The Death of a Loved One
What comfort can be found when there is no hope?
Posted Dec 01, 2018
Edourda de Moura Castro suffered from leukemia. He knew about the disease and had no illusions about its course. His illness had been diagnosed when he was five and now at age seven, he needed an oxygen machine in his bedroom to help reduce his suffering.
Edourda knew he was going to die. He prepared for his death by helping to arrange for his funeral service and by taping a message to other children afflicted with terminal illnesses. He told them, “If you don’t hang on to your body and let yourself ease away, it is not so painful.”
But his pain became too great. He said, “I don’t feel good and I am too sick to live on.” He asked his mother to disconnect the oxygen. His mother said, “I turned it off. He held my hand and a big smile came to his face. Then he left.”
The late Elisabeth Kubler-Ross conducted sessions for people who have a member of the family who is dying. In one workshop a mother and her 18-year-old son who had a brain tumor were present. Together, with others who faced the prospect of death, the son and mother shared their fears and sorrows, their anxieties and anger. The mother asked the group, “What comfort can there be when there is no hope?”
By posing the question, part of the answer was forthcoming. Mother and son had confronted together life’s great tragedy. When the son died, a transition had occurred. Although the mother said that she could barely speak, the act of sharing deep emotions between mother and son had created a foundation upon which the sorrow could be ultimately transformed into the ability to find joy in living.
All that is helpful need not be so profound. In a world filled with noise and parades, we sometimes forget the power of silence. The simplicity of merely being with another is a source of comfort. As May Sarton writes, “Sometimes silence is the greatest sign of understanding and respect. It is far more consoling than words of false comfort.”
Children seem to know this better than adults. A story is told about a girl who went to visit the home of a neighbor where her little friend had died. When she returned, her father asked her why she went.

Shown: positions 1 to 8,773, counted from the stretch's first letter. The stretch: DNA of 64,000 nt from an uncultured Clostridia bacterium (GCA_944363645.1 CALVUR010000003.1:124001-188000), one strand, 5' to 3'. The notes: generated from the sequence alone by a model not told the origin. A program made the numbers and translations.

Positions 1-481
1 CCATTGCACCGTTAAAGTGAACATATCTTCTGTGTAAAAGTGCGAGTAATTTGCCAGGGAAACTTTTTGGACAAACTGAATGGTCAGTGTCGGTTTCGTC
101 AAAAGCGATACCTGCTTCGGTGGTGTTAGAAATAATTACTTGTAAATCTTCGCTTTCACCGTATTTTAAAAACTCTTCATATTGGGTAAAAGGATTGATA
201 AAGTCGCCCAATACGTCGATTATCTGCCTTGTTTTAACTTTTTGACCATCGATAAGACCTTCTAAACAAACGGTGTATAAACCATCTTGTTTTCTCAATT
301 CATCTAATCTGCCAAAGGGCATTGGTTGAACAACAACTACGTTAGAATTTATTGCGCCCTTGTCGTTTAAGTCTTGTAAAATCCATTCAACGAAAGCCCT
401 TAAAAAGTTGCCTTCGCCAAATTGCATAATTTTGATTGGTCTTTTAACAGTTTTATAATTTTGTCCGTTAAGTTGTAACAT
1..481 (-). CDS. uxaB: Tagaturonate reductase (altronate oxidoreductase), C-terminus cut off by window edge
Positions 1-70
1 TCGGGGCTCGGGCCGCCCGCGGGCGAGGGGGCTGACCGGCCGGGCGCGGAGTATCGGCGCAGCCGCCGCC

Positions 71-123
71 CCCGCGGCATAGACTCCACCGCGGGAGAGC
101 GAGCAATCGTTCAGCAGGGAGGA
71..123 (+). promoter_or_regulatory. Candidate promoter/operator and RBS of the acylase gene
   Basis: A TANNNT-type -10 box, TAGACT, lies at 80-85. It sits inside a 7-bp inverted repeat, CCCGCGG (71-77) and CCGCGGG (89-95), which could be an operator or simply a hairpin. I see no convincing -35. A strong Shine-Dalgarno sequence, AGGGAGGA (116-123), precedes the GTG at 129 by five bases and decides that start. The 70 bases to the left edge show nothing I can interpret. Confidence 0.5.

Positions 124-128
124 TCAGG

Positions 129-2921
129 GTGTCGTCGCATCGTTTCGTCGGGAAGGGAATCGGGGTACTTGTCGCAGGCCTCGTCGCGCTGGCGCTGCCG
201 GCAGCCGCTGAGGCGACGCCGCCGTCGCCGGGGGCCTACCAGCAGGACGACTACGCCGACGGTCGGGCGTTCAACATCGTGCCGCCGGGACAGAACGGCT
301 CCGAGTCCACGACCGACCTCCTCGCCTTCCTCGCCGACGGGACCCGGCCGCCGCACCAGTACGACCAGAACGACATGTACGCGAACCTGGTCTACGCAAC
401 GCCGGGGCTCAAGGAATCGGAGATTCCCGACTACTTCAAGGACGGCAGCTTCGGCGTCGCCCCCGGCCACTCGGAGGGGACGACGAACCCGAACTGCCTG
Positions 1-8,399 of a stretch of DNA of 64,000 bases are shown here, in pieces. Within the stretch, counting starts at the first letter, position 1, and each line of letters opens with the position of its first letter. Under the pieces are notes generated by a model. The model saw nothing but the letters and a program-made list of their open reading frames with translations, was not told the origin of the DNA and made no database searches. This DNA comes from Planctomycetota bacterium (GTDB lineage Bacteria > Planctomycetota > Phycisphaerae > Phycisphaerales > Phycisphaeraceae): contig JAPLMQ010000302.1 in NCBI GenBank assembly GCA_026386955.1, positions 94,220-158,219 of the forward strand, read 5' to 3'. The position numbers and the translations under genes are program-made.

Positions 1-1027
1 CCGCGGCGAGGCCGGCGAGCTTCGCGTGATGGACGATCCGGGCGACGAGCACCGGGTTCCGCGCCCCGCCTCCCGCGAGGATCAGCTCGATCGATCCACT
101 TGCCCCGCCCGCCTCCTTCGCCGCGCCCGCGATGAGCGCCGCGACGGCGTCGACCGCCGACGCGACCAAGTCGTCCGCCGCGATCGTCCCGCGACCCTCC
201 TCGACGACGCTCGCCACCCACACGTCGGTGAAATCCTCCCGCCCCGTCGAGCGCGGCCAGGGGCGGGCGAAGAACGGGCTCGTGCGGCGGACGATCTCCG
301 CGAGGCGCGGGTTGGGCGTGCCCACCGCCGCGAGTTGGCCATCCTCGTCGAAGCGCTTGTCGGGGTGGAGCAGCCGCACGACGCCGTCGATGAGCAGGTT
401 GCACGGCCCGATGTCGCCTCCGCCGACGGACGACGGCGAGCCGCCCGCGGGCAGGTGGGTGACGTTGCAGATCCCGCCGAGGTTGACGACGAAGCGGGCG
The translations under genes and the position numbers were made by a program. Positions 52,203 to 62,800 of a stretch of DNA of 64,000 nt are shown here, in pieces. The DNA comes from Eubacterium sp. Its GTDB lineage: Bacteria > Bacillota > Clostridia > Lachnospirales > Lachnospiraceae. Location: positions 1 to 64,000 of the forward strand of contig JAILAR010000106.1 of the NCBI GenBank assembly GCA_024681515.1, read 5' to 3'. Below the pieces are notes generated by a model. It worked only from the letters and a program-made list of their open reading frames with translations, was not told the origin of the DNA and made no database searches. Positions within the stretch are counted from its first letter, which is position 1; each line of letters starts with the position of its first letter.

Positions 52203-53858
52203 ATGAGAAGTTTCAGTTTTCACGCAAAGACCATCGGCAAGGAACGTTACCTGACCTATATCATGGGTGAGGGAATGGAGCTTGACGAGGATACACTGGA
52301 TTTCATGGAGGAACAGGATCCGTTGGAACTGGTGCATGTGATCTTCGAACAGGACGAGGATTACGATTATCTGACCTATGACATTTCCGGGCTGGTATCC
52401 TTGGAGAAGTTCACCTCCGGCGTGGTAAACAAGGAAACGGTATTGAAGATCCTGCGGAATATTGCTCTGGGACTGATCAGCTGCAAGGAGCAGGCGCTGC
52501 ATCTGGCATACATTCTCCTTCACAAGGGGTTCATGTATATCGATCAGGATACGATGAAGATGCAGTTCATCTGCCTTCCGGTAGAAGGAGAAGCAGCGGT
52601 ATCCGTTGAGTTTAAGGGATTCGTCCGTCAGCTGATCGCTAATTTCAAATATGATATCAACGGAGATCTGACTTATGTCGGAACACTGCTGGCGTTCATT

“To comfort her mother,” she told him. The father was incredulous and asked her what she could have done to console a woman who had suffered such a terrible loss.
“I climbed onto her lap and cried with her,” she said.
Rational appeals, sympathetic words or clichés could not have done as much as this innocent act. Whereas many adults think that they have to say the right word or try to distract the bereaved from thoughts of the departed, the girl knew that there was nothing that could be said. But that didn’t mean that nothing could be done. Sitting on the mother’s lap didn’t lessen the pain; it may have added to it. But it was an expression of caring and concern, a reaching out from the heart, a gesture of hope. It symbolized the continuation of life but did not diminish the anguish. The girl was right: grief genuinely shared is an important means of healing.
Yet we cannot avoid the truth that each death is experienced alone. Gerald Larue writes about the death of his grandson who had not yet reached his second birthday. More than a year after the infant’s death, he said, “We cope in our individual way, and our coping mechanisms fluctuate. I cry often. I am angry - at whom or what I am not sure - but I am angry, for death has robbed me of someone who means so much to me. I am despondent and distant. I need closeness and warmth. I ache, I feel resigned. Moods and changes flow. I think I am in control now, but there are moments when I watch children at play at a recreational center and I feel sad and angry, for I will never be able to take my grandson there. I am flooded with mental images and the images bring pain and tears.
“Now, somehow, life goes on. The world spins on its axis, days fade into weeks, and weeks into months. Time will heal the wounds of loss, but the scars of separation remain, and the memories of a beloved and loving child do not fade.
“Time is precious, but time is only valuable when it enhances and nourishes living. My grandson touched me, and I can never be the same again.”
The death of a loved one changes us forever. Never again will we be the same. But how it changes us is, in part, a choice. We can either be shattered by the experience or find ourselves annealed, like iron smelted in a furnace to make it stronger when cooled. Someone once said that when she thinks of the world she is saddened because she knows that at that very moment snow is falling furiously. Her friend responded that when he thinks of the world, he knows that somewhere at that very moment there is dawn is breaking.
We can think of the world as a place where at this moment an infant is being born.